The Churches of Kiev

Kiev Travel Blog

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Architecture made popular after an attempted rape, Kiev

We spent this morning on the train from the Crimea to Kiev. Kiev is the capital of the Ukraine, and is a surprisingly vibrant and wealthy. 5 million people live in Kiev (although only 2.6 million are registered), giving it 10% of the Ukrainian population. The city is ancient, once the capital of Kievian Rus 1000 years ago, ruling over a swathe of Eastern Europe from the Baltics to the Black Sea, but it was built of wood and burnt down frequently, so almost nothing is left of the original city. The city was also quite small until recently (with 70 000 people in 1834), and only grew large as a sugar refining city in the 1840s. Due to its 778 day occupation by the Nazis in WWII it was designated a Soviet Hero City.


In the afternoon, after arriving, we were taken on a city tour.

St Sophia, Kiev
We started with Kiev National University, founded in 1834. The main building is painted dark red, the legend is that it is painted red with shame for the cruelty of the Tsars after Alexander III exiled 183 students from Kiev to Siberia for protesting.


From the national university we went to St Sophia, built from 1017 to 1031 CE. It is no longer a functional church, being turned into a national museum in 1934, although they have a service in it once a year on August 24th for independence day. The church is a world heritage site due to the 11th century paintings they recovered inside, under layers of newer paintings, with 3000m2, more than any other church. The complex also includes the bell tower, built in the 18th century during the major renovation of St Sophia, and “Little Sophia” a small church that was the one most commonly used, as St Sophia itself was too cold.

The square in front of St Sophia, Kiev
The outside of St Sophia was extensively modified in the 1630s, from the original Byzantine style (it was once built as a copy of Istanbul’s Ay Sophia, but three times smaller) to the current baroque style. Inside, along with the 11th century paintings, we can see scratches on the walls, done by bored parishioners listening to a long service in a language they didn’t understand (Old Slavic) while standing up – this graffiti has actually been of great value in historic cultural and linguistic studies. Saint Sophia includes the sarcophagus of Prince Yaroslav the Wise (978 to 1056). The bones have been confirmed as his by scratch marks on his ribs and a broken hand (gained during battle) and the characteristic bone formations showing that he was lame. His skull, however, is missing, as it was lent to a sculptor (Gerasimov) to recreate his facial image, who was deported to Siberia.


From St Sophia we walked down to St Michael’s, the church facing St Sophia down a long boulevard.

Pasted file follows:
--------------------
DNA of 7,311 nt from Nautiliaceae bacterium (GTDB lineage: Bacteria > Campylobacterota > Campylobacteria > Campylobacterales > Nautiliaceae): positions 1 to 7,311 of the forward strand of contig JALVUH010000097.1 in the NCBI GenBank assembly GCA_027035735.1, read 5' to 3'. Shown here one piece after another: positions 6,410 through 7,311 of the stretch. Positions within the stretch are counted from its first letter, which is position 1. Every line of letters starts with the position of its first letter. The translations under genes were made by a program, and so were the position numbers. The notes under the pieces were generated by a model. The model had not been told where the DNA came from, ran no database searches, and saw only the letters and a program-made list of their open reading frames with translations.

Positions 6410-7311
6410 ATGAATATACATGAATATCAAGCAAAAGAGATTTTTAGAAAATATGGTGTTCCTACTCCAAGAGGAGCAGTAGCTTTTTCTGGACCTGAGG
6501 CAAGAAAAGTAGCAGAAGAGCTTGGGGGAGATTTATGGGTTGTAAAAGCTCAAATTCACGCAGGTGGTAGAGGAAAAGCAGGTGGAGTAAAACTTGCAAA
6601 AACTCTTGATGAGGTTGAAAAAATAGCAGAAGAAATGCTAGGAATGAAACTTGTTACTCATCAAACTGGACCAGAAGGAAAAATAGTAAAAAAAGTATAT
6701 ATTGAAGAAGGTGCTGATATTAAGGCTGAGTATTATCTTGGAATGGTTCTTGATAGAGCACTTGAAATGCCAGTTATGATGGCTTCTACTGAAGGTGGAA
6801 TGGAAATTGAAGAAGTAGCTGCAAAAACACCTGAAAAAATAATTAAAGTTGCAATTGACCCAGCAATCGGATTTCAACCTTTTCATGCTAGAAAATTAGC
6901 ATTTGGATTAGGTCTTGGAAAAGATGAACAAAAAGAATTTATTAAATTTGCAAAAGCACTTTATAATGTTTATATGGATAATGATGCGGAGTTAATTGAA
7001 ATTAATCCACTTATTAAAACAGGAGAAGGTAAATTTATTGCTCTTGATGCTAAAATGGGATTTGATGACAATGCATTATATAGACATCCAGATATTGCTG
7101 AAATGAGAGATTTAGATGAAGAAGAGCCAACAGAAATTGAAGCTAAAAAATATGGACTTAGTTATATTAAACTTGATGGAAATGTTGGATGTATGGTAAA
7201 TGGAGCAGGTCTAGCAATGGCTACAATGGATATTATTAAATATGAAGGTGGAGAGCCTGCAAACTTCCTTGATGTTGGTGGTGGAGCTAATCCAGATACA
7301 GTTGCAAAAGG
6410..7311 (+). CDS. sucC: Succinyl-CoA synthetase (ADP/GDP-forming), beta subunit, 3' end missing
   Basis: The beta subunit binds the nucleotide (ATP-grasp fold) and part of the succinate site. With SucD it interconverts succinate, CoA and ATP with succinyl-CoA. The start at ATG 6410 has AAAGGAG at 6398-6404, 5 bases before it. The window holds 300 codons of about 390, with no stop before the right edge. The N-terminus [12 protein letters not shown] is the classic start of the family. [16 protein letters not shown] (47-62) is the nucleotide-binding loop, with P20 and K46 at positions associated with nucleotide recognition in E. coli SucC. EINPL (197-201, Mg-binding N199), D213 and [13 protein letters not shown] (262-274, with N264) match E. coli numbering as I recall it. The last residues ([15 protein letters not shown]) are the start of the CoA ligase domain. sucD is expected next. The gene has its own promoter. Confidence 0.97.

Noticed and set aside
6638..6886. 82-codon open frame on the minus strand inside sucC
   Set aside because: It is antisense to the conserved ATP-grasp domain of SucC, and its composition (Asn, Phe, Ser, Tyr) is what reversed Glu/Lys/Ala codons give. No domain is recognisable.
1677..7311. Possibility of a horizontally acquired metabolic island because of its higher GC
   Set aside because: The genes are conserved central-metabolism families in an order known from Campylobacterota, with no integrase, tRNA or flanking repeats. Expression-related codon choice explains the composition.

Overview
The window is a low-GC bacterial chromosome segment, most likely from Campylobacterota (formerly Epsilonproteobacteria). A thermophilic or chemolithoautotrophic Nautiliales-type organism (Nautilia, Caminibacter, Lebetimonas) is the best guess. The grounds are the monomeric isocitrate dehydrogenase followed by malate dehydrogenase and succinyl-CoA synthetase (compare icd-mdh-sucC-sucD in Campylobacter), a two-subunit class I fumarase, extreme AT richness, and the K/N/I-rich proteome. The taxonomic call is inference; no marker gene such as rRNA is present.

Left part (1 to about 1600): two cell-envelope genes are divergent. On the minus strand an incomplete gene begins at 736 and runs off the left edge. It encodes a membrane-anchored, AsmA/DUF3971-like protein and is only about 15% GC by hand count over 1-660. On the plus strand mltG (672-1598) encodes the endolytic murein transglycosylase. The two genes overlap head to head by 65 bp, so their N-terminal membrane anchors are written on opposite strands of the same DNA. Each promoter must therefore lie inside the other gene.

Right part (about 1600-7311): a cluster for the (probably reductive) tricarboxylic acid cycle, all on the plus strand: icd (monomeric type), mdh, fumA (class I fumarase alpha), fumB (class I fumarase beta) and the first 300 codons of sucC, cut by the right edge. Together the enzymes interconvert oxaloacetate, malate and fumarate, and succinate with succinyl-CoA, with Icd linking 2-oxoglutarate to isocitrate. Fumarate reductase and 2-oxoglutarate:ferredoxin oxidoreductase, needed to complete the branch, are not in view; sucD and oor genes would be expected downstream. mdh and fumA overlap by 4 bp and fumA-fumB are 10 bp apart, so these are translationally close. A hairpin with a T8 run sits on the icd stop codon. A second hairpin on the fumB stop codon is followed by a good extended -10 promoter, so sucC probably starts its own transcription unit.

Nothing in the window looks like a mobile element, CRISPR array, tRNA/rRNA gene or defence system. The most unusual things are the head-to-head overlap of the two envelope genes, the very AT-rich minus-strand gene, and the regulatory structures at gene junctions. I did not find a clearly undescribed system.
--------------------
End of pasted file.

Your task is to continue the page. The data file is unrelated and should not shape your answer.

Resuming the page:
Monument to the Ukrainian leader who made the Ukraine subservent to Russia in order to fuel a pointless war against Romania and Turkey
St Michael’s was built in 1108, but later completely destroyed. It was rebuilt from 1996 to 2000. The best thing about St Michael’s is the colour, a perfect sky blue. The builders wanted it painted in traditional Ukrainian blue, a washed out periwinkle blue, for which they usually paint on sky blue and let it fade for one year. However for St Michael’s they bought high quality sky blue paint from Germany, which has not faded at all.


After St Michael’s we walked down to St Andrei’s and Andriyivsky Uzviv, and then caught a bus to a look out over Kiev. The look out is a monument to the unification of Russia and Ukraine, with a steel arch and a statue commemorating Homo soveticus, now complete with a Matrix amusement ride.

St Michael's
From the lookout we could see many of the 86 parks of Kiev, including the large park on an island of the Dnipro River, running through the city, founded in the 16th century and so having Chestnut trees nearly 500 years old and being more forest than park.


Finally we had our last group dinner, and Lydia, John and myself went out for beers afterwards with Jason and Julia.

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Architecture made popular after an…
Architecture made popular after a…
St Sophia, Kiev
St Sophia, Kiev
The square in front of St Sophia, …
The square in front of St Sophia,…
Monument to the Ukrainian leader w…
Monument to the Ukrainian leader …
St Michaels
St Michael's
St Sophia, Kiev
St Sophia, Kiev
The Belltower of St Sophia, Kiev
The Belltower of St Sophia, Kiev
St Michaels
St Michael's
St Michaels
St Michael's
St Andreis
St Andrei's
Monument to Homo soveticus and the…
Monument to Homo soveticus and th…
Kiev
photo by: Biedjee